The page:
Sometimes you alight upon what becomes your favourite music when you least expect it. That was the case with the fifth album by Portland, Oregon’s STRFKR, a band whose name I’d vaguely heard of but whose music I’d never heard, at least not to the best of my knowledge.
I was in Montréal with work and was in a fantastic little café I’d discovered on my travels the year before called Melk, eating a courgette muffin and drinking an espresso for breakfast while marvelling at my ability to mangle French and English while ordering something so simple.
Melk is one of those funky, Scandi places that are all bleached woods, white walls and friendly hipster staff, and on the few times that I’ve been here, are usually playing achingly hip music that I’ve never heard of before. Such was the case on this day, where it turned out – thanks to the wonder of Shazam – that they were playing the new album (Being No One, Going Nowhere) from STRFKR. I was hooked straight away, absolutely loved the pop tones and big songs and spent the remainder of my Canadian trip listening to the album whenever I could, as well as castigating myself for not having gotten into them before. It made the ten minute walk to Melk instead of just dropping into the Starbucks in my aparthotel much more worthwhile than just getting exercise.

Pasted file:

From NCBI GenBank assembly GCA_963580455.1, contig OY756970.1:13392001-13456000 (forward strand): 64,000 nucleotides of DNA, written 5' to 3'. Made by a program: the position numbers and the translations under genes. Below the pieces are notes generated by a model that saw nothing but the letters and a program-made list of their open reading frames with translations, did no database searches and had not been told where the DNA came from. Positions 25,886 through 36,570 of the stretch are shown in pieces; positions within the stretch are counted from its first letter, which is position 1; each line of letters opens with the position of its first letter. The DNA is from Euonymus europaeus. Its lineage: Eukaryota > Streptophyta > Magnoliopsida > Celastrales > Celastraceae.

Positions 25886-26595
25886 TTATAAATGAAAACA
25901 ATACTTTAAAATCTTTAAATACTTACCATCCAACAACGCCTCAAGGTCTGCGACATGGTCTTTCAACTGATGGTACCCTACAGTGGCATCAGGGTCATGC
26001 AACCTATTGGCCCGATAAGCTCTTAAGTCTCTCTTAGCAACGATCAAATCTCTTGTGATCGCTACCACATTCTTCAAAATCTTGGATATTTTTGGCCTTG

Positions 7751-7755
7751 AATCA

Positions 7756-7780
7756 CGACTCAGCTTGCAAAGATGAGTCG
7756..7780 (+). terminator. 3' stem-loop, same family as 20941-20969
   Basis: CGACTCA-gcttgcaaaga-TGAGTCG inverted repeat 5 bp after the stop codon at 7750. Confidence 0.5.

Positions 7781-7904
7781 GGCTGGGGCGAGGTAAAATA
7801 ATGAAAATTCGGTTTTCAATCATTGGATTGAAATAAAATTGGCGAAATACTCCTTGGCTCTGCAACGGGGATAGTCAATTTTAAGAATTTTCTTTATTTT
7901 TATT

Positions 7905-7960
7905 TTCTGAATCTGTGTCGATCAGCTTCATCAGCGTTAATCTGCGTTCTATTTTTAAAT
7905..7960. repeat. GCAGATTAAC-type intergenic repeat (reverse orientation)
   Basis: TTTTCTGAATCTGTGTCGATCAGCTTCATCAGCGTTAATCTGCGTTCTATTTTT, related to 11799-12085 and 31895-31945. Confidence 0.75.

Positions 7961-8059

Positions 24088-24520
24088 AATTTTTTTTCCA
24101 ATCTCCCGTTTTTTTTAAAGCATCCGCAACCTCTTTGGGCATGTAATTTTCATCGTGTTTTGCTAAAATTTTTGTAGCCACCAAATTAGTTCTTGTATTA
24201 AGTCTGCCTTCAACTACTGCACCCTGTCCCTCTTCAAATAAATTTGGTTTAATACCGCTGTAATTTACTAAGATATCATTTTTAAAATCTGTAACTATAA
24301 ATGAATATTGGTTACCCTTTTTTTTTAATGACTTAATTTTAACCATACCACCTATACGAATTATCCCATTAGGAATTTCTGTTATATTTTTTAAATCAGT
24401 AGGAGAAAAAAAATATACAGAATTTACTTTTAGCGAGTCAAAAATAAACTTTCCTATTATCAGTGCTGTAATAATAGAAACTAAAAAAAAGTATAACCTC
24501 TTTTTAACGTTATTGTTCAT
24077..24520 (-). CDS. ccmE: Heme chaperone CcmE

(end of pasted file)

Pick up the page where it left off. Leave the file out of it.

The album reinforces what I’ve been thinking a lot this year, which is that we seem to be in a golden period for electronic pop music. We’ve said this before when bands like MGMT first emerged, but it always seemed a bit tongue in cheek to me; today, bands like STRFKR seem to have a genuine respect for the electronic music of yesteryear and a capacity to make what sounds, to youthful ears, truly original, while still appealing to those of us who remember the first flushes of synthpop all too clearly.
(c) 2016 Mat Smith / Documentary Evidence